Thank you for taking a moment to visit my web site. My tattoo schedule can be found under the Travel tab. Please take a look and see where our paths may cross. You will find me working in multiple places around the country, always including Colorado, New Jersey and my current state of Arizona. I participate at a few select conventions, nationally and internationally. Please feel free to consult with me through the Contact tab.
Travel Tips: DIY Wet Panel Box
For those of us who may have the chance of painting away from our home studio’s, you may find this box to be handy for carrying wet panels. The summer of 2011, I attended a week-long landscape painting workshop in the wet lands of New Jersey and built a more simple wet panel box for my everyday travel. I kept the box in my truck and was able to transport wet panels from the days location to my accommodations, where I continued working on each piece. Instead of the jenga like game of panel stacking while on the road, and the stress of limiting the fix ups that may need tending to due to all the movement, or worse ruining a piece all together; here’s an inexpensive, custom, and rewarding project that can be used for multiple trips. I just returned from the Paradise Artist Retreat in New Mexico, and this box really came in handy for all the art work that was created during the week. Other artists liked it so I thought to share how to make one yourself!!
All items can be found at your local art supplier and depending on size, less the $25 dollars. Making a wet panel box yourself allows you to be able to customize it to the size of the panels you wish to use and how many you wish to bring. This box is not limited to panel use, you can surely build one for 1/4-1/2 inch stretched canvas, just depends on your preference. Obviously the size of the box is customized for your use. I will show you step by step how to build one for yourself, and what supplies are needed. It will take you a few hours if you don’t super glue your fingers together!
My dimensions for this box is going to be sized to fit linen panels 14 x 18″ and 11 x 14″ panels, with one canvas board in the back. Notice that in my size choices I picked 2 different sizes, allowing me to use one side at 14″ stacking the panels portrait and landscape without compromising the fit. Before you head to the art supply store, make sure you know your dimensions of your panels/canvas’s in order to know how much supplies you are going to need.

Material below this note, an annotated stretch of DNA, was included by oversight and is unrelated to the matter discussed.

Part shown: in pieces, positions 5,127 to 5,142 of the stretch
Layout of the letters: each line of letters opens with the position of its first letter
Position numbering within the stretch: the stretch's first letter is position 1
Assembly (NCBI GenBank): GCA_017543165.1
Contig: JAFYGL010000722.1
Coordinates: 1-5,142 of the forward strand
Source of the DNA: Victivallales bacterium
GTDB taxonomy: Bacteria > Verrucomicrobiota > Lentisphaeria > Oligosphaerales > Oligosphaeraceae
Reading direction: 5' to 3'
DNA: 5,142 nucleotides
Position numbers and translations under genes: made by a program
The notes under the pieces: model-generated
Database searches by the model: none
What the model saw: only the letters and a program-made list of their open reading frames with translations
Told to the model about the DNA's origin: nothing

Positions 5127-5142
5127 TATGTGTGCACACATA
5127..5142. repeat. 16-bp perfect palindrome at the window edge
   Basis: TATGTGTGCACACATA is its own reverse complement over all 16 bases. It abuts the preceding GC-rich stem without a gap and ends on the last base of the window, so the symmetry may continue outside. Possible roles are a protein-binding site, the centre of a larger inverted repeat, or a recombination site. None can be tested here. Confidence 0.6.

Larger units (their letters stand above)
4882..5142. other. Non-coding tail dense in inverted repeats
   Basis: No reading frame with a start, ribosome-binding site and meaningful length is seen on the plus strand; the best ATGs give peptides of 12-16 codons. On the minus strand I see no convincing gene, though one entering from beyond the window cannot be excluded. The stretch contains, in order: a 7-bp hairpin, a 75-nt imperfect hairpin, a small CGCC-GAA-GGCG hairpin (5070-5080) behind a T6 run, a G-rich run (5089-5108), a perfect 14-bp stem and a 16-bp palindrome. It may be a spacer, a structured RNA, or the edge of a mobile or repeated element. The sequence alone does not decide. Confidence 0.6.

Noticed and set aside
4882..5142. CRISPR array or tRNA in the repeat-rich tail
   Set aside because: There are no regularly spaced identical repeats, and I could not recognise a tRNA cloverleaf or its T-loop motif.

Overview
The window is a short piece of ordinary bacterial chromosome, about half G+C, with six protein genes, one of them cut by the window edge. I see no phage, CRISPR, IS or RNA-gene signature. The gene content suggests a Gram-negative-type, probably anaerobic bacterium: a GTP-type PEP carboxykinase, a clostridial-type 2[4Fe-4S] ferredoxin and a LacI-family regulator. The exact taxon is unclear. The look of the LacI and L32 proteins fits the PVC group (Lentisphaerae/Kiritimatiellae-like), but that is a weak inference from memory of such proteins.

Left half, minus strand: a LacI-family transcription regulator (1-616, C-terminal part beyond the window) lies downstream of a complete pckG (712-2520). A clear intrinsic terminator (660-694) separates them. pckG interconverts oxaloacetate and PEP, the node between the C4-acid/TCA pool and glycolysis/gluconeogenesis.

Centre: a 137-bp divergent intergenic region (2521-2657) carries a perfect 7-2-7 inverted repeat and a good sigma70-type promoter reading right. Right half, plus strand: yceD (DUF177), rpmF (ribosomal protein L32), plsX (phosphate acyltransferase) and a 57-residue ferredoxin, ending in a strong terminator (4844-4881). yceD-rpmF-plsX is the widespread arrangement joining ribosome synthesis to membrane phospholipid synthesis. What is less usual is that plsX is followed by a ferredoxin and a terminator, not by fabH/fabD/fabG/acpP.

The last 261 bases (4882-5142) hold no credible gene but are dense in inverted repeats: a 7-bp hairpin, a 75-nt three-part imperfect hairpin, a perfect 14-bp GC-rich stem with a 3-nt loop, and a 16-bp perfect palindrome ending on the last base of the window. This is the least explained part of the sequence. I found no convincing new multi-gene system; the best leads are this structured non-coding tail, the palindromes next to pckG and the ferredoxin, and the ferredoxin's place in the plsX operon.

1/2 inch foam board.
1/4″ 3 foot SQUARE wooden dowel sticks,
Duck Tape (get fancy with it),
fresh razor blade/box cutter,
super glue large bottle,
and your panels you wish to fill the box with for size reasons.
First off this is really important, BEFORE YOU CUT YOUR FOAM BOARD make sure you measure the foam board front and back to fit your panels adding 1/4″ extra width for wiggle room (the 1/4 rods you’re going to put on either side will hold in the panels). MAKE the box taller by an inch, allowing room for the lid and wiggle room, but obviously not wider or else your panels wouldn’t stay behind the dowels. The foam board bottom, and sides must sit on the outside for better support and strength. In this photo you will see how I stacked all the goods so that I could measure how deep the sides and how long the bottom should be. I also added an extra inch or so for wiggle room on the sides, this allowed 2 panels to sit back to back comfortably if needed… (dang it, that’s smart!!) I would NOT have them fit tightly.
Now that you have cut all your foam board, front and back should be the same, sides should also be the same, and the bottom just a hair longer to cover the side walls. Next, measure where the front and back are going to come into contact with each side wall, (1/2 inch on either side) I was able to cut my dowel rods exactly in half (they are soft so a razor cuts them smoothly) and I laid them out on the side wall, with how many I needed and adjusted them for wiggle room. My dowel rods ended up being 3/4″ apart from each other. This allowed One panel to sit really comfortably, but also 2 panels could go back to back if needed. Measure your Marks, draw your lines, center the dowel rods with super glue. The sides should mirror image themselves (remember to leave an inch space up top for the trap door)****
Now that all the dowels are super glues onto the side walls, (and not your fingers) its time to get some scissors and the fancy duck tape, and put everything together. Start one side at a time,(remember the sides go on the outside of the box) they should fit the front and back just perfectly!! Don’t go crazy with the duck tape just one strip on each joint to hold it together as you work all 4 corners.
Look at that, all the walls are together, time to put on the bottom. this step will make it extra secure. After you wrap 4 pieces of tape around all 4 joints of the base, NOOWWW you can add more duck tape, get crafty with it. Slice the corners like a stencil. Wrap one piece of duck tape all the way around each joint from top front to top back, etc. DON’T finish all the duck tape